# Congestion Control

## Day 12: Rubin's Bitcoin Advent Calendar

on December 9, 2021

This post is syndicated from rubin.io.

Welcome to day 12 of my Bitcoin Advent Calendar. You can see an index of all the posts here or subscribe at judica.org/join to get new posts in your inbox

Congestion is an ugly word, eh? When I hear it my fake synthesia triggers green slime feeling, being stuck in traffic with broken AC, and ~the bread line~ waiting for your order at a crowded restaurant when you’re super starving. All not good things.

So Congestion Control sounds pretty sweet right? We can’t do anything about the demand itself, but maybe we can make the experience better. We can take a mucinex, drive in the HOV lane, and eat the emergency bar you keep in your bag.

How might this be used in Bitcoin?

1. Exchange collects N addresses they need to pay some bitcoin
2. Exchange inputs into this contract
3. Exchanges gets a single-output transaction, which they broadcast with high fee to get quick confirmation.
4. Exchange distributes the redemption paths to all recipients (e.g. via mempool, email, etc).
5. Users verify that the funds are “locked in” with this contract.
6. Party
7. Over time, when users are willing to pay fees, they CPFP pay for their redemptions (worst case cost $$O(\log N)$$)

Throughout this post, we’ll show how to build the above logic in Sapio!

# Talk Nerdy To Me

Let’s define some core concepts… Don’t worry too much if these are a bit hard to get, it’s just useful context to have or think about.

### Latency

Latency is the time from some notion of “started” to “stopped”. In Bitcoin you could think of the latency from 0 confirmations on a transaction (in mempool) to 1 confirmation (in a block), which is minimally expected to be 10 minutes for high fee transactions, but could be longer depending on the other transactions.

### Fairness

Fairness is a measure of how “equitable” a distribution of goods or services is. For example, suppose I want to divide 10 cookies among 10 children.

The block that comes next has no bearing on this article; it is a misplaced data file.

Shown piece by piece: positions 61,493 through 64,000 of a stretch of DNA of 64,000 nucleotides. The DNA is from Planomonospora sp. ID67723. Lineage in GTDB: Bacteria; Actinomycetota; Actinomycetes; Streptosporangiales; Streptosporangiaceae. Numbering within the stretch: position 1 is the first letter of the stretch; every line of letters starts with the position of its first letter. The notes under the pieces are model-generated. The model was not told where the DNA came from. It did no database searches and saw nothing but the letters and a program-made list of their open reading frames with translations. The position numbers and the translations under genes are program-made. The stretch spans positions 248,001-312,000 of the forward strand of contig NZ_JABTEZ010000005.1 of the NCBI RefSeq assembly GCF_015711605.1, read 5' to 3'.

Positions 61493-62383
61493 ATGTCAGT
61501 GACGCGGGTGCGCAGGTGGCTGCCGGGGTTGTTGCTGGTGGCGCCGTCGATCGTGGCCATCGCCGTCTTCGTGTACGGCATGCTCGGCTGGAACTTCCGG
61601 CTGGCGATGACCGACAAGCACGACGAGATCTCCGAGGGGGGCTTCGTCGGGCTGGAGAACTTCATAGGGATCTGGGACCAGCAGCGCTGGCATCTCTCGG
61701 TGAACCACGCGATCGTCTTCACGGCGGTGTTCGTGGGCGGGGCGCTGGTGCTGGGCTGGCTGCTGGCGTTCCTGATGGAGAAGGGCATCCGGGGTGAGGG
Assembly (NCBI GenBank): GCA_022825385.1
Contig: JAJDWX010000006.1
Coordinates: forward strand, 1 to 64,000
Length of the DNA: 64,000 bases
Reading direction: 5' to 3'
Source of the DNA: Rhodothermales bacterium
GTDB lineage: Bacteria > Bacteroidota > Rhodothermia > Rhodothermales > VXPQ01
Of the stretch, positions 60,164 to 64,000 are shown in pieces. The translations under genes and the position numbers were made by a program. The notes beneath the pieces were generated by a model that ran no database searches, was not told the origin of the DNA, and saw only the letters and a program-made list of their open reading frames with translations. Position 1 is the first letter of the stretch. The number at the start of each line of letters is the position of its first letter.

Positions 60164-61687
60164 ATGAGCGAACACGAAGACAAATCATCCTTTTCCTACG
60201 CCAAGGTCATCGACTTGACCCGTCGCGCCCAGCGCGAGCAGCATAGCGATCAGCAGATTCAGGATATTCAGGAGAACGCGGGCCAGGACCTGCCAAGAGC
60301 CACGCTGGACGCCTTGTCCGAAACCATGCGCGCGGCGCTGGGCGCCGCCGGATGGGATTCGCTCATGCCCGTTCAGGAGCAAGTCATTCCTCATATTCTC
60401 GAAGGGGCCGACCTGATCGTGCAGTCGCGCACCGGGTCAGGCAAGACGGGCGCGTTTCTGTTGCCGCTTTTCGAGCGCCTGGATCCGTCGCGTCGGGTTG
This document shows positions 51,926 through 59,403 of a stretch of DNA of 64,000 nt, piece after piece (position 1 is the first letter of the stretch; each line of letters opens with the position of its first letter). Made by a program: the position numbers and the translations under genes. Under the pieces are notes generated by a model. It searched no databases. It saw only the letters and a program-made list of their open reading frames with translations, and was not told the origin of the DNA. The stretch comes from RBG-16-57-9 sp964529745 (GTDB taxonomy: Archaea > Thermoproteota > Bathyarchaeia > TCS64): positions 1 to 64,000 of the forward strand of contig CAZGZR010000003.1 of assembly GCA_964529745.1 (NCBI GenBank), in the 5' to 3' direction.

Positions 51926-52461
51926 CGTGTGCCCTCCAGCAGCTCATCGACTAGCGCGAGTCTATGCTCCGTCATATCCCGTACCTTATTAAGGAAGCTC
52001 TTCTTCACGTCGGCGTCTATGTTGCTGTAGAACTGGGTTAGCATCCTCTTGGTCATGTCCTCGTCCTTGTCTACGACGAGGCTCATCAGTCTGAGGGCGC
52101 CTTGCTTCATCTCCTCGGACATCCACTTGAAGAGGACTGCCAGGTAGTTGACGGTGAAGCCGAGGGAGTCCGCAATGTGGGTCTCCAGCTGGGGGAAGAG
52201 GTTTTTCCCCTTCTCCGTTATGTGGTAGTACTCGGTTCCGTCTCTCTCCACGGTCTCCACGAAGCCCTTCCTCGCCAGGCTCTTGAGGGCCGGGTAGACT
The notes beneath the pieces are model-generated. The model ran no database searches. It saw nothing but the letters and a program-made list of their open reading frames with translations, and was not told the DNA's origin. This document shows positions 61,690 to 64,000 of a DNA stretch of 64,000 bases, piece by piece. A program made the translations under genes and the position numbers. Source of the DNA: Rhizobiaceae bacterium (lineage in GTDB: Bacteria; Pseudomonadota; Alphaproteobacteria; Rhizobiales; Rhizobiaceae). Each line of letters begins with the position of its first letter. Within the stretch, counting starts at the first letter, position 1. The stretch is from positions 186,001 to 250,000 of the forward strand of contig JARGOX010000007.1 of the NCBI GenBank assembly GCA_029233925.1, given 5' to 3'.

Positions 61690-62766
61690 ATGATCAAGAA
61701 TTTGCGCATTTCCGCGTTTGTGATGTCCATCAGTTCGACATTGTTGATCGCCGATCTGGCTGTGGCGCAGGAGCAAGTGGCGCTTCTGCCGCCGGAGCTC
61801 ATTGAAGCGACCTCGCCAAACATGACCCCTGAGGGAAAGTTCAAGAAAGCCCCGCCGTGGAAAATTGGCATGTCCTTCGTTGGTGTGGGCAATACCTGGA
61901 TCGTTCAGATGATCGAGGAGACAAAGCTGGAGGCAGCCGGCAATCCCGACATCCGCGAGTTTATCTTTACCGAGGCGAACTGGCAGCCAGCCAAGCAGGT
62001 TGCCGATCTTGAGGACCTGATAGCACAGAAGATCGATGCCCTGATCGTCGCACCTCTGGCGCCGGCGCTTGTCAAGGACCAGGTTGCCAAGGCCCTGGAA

What if 1 child gets two cookies and the other 9 get 8/9ths of a cookie each? Or what if 1 child gets no cookie and the other 9 get 10/9ths of a cookie each? How fair is that?

Mathematicians and computer scientists love to come up with different measures of fairness to be able to quantatatively compare these scenarios and their relative fairness.

In Bitcoin we might think of different types of fairness: how long does your transaction spend in the mempool? How much fee did you pay?

### Throughput & Capacity

Let’s spend another moment on fairness. Perfectly fair would be:

1. All children get 1 cookie
2. All children get 1/10th of 1 cookie.
3. All children get 0 cookies.

Clearly only one of these is particularly efficient.

Thus, we don’t just want to measure fairness, we also want to measure the throughput against the capacity. The capacity is the maximum throughput, and the the throughput is essentially how many of those cookies get eaten (usually, over time). Now let’s look at our prior scenarios:

1. All children get 1 cookie: Perfect Throughput.
2. All children get 1/10th of 1 cookie: 1/10th Throughtput/Capacity.
3. All children get 0 cookies: 0 Throughput :(

In this case it seems simple: why not just divide the cookies you big butt!

Well sometimes it’s hard to coordinate the sharing of these resources. For example, think about if the cookies had to be given out in a buffet. The first person might just take two cookies, not aware there were other kids who wouldn’t get one!

This maps well onto the Bitcoin network. A really rich group of people might do a bunch of relatively high fee transactions that are low importance to them and inadvertently price out lower fee transactions that are more important to the sender. It’s not malicious, just a consequence of having more money. So even though Bitcoin can achieve 1MB of base transaction data every 10 minutes, that capacity might get filled with a couple big consolidation transactions instead of many transfers.

### Burst & Over Provisioning

One issue that comes up in systems is that users show up randomly. How often have you been at a restaurant with no line, you order your food, and then as soon as you sit down the line has ten people in it? Lucky me, you think. I showed up at the right time!. But then ten minutes later the line is clear.

Customers show up kind of randomly. And thus we see big bursts of activity. Typically, in order to accomodate the bursts a restaurant must over-provision it’s staff. They only make money when customers are there, and they need to serve them quickly. But in between bursts, staff might just be watching grass grow.